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All You Need To Know About S&P 500 Index

The Standard and Poor’s 500, or simply S&P 500, is popular in the US stock market. It is an index that tracks the performance of stocks of the top 500 large-cap public-listed companies. For stock market performance, S&P 500 serves as a reliable analytical tool. As a result, investors usually prefer investment in stocks under the index.

But there’s much more to the index than we make it out to be. And this article is going to help you understand what S&P 500 is. We have compiled a list of a few things you need to know S&P 500 Index.

Why it is called Standard & Poor’s

You know that S&P stands for Standard & Poor’s. But have you ever wondered where the name came from? Alright, here’s a quick history lesson. In 1860, an American financial analyst, Henry Varnum Poor, established a company called Poor’s Publishing. The company would publish a guide for investors in the railroad industry.

In 1906, the Standard Statistics Bureau was formed, which eventually was rechristened Standard Statistics Company. In 1923, it came up with its first stock market index. At that time, the said index only comprised stocks from 233 companies in the country.

Twenty years later, the company merged with Poor’s Publishing and formed what is now called Standard & Poor’s. And it was only in 1957 that the index started covering 500 companies, which resulted in renaming the index to the S&P 500 Stock Composite Index.

S&P 500 as a benchmark

Investors investing in stocks tracked in the S&P 500 index consider the index as a benchmark. They measure the performance of the portfolio against the general market. Based on the performance of the stocks on the index, analysts determine the market conditions and predict future market fluctuations.

But, the index may not be reasonably diverse

Diversification of the portfolio is a vital strategy in investment. And, S&P 500 being a benchmark, you might think it is a highly diverse index. But, it is not actually. As of 2022, the index features the most number of stocks of IT companies.

Following IT stocks are those in the healthcare sector. The third highest number of stocks belongs to the category of consumer discretionary. In fact, among the top 10 companies listed on the index, a majority of them belong to the IT sector.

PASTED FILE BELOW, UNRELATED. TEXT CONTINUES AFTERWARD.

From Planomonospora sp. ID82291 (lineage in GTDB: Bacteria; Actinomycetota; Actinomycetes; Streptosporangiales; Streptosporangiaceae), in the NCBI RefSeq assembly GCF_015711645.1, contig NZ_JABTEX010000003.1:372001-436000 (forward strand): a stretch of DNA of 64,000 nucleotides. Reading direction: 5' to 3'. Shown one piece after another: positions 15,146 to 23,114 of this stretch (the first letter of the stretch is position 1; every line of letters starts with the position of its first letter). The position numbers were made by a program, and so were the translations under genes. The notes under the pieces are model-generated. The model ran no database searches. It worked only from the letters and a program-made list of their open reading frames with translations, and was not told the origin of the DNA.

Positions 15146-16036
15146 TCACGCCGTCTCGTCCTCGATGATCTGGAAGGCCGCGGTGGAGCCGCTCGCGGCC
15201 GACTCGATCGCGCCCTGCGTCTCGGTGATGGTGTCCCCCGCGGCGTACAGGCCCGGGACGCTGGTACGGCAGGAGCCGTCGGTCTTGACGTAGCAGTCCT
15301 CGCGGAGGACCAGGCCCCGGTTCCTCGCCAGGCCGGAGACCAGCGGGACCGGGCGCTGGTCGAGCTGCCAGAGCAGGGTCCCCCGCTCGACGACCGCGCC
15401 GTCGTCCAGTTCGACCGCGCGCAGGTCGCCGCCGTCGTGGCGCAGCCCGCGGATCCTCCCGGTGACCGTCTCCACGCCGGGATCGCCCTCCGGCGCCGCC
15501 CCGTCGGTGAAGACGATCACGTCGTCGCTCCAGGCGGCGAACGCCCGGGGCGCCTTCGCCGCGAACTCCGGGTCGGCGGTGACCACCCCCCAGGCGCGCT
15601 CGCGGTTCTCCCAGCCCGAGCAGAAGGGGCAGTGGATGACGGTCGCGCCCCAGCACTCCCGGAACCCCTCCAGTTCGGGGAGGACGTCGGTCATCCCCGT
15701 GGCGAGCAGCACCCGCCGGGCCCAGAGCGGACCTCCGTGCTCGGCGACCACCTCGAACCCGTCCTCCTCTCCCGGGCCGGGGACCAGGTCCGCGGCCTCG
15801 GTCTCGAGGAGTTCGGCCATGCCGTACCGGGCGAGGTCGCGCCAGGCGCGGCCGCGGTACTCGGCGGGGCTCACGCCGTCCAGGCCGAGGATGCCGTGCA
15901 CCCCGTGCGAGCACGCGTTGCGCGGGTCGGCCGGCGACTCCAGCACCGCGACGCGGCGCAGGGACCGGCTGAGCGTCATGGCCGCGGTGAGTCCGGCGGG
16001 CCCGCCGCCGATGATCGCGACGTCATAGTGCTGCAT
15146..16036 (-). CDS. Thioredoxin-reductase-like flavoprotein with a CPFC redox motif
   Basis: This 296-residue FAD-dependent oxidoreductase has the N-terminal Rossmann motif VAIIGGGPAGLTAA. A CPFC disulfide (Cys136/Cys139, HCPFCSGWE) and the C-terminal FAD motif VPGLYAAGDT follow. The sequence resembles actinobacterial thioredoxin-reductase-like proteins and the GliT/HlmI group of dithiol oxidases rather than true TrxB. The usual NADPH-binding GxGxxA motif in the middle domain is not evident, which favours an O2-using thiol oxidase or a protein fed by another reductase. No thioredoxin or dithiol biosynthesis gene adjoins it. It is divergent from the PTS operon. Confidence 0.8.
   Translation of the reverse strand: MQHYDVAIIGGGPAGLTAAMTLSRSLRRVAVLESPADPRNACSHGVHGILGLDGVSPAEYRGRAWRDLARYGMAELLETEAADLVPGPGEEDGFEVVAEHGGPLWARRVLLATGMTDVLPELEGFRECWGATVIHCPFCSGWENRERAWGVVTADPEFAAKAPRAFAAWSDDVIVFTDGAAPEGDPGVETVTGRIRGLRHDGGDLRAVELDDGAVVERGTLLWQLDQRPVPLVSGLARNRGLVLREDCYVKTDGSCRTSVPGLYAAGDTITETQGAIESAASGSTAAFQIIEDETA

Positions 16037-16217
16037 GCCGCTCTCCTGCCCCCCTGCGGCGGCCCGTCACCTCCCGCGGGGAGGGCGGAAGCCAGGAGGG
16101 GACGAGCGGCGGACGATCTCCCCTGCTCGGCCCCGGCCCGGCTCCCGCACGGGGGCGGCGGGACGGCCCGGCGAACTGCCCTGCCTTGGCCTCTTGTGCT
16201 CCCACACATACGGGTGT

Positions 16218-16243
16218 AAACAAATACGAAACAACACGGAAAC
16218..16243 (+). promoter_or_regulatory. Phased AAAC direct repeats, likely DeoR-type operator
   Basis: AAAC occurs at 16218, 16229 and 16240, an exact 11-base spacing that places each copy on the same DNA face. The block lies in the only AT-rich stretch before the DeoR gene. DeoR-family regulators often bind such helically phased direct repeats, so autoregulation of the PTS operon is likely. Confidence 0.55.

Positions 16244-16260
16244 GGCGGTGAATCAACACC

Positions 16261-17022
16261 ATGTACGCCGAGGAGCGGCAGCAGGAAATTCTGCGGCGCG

How does the index work?

The workings are largely based on the market capitalization of the companies. Before we discuss further, let me tell you a bit about market capitalization. Now, market capitalization refers to the total value of all shares of a stock that a particular company has issued. It is calculated by multiplying the total number of these shares by the stock price.

To make it to the index, the larger a company’s market capitalization, the more representation it receives on the index. The adjusted market capitalization should be $13.1 billion, and the stock price must be a minimum of $1 per share.

Equally important are other factors. All companies listed on the index are in the United States, with 50 percent of their stock available to the public. Moreover, half of the total fixed assets and revenues of the company must be located in the country. Also, the company must report positive earnings in the previous four consecutive quarters.


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CEOWORLD magazine - Latest - CEO Insights - All You Need To Know About S&P 500 Index
Ayushi Kushwaha
Ayushi Kushwaha, Staff Writer for the CEOWORLD magazine. She’s spent more than a decade working for various magazines, newspapers, and digital publications and is now a Staff Writer at The CEOWORLD magazine. She writes news stories and executive profiles for the magazine’s print and online editions. Obsessed with unlocking high-impact choices to accelerate meaningful progress, she helps individuals and organizations stand out and get noticed. She can be reached on email